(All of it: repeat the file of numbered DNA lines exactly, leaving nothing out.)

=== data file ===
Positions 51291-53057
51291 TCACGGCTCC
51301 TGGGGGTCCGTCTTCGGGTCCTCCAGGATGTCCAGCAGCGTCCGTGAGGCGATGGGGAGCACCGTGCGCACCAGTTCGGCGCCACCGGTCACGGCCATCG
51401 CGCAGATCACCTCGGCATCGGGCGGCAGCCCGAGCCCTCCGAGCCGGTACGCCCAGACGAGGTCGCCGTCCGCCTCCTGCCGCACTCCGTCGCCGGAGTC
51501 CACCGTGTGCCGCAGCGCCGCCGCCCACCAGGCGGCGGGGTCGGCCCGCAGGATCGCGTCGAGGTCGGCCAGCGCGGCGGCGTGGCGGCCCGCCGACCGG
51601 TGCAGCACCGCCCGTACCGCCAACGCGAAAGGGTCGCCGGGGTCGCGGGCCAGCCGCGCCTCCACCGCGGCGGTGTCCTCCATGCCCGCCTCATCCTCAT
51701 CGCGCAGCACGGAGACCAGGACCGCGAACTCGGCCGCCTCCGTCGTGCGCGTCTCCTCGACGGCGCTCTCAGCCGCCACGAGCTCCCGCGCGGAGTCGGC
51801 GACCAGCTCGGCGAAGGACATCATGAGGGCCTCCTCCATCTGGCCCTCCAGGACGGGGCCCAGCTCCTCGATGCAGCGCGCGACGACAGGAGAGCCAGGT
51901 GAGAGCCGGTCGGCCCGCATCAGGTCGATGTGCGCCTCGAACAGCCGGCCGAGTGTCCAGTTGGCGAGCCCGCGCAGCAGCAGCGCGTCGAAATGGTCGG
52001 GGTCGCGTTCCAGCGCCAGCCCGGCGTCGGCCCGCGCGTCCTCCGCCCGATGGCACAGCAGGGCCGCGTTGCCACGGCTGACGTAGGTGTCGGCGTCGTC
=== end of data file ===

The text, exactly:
Positions 51291-53057
51291 TCACGGCTCC
51301 TGGGGGTCCGTCTTCGGGTCCTCCAGGATGTCCAGCAGCGTCCGTGAGGCGATGGGGAGCACCGTGCGCACCAGTTCGGCGCCACCGGTCACGGCCATCG
51401 CGCAGATCACCTCGGCATCGGGCGGCAGCCCGAGCCCTCCGAGCCGGTACGCCCAGACGAGGTCGCCGTCCGCCTCCTGCCGCACTCCGTCGCCGGAGTC
51501 CACCGTGTGCCGCAGCGCCGCCGCCCACCAGGCGGCGGGGTCGGCCCGCAGGATCGCGTCGAGGTCGGCCAGCGCGGCGGCGTGGCGGCCCGCCGACCGG
51601 TGCAGCACCGCCCGTACCGCCAACGCGAAAGGGTCGCCGGGGTCGCGGGCCAGCCGCGCCTCCACCGCGGCGGTGTCCTCCATGCCCGCCTCATCCTCAT
51701 CGCGCAGCACGGAGACCAGGACCGCGAACTCGGCCGCCTCCGTCGTGCGCGTCTCCTCGACGGCGCTCTCAGCCGCCACGAGCTCCCGCGCGGAGTCGGC
51801 GACCAGCTCGGCGAAGGACATCATGAGGGCCTCCTCCATCTGGCCCTCCAGGACGGGGCCCAGCTCCTCGATGCAGCGCGCGACGACAGGAGAGCCAGGT
51901 GAGAGCCGGTCGGCCCGCATCAGGTCGATGTGCGCCTCGAACAGCCGGCCGAGTGTCCAGTTGGCGAGCCCGCGCAGCAGCAGCGCGTCGAAATGGTCGG
52001 GGTCGCGTTCCAGCGCCAGCCCGGCGTCGGCCCGCGCGTCCTCCGCCCGATGGCACAGCAGGGCCGCGTTGCCACGGCTGACGTAGGTGTCGGCGTCGTC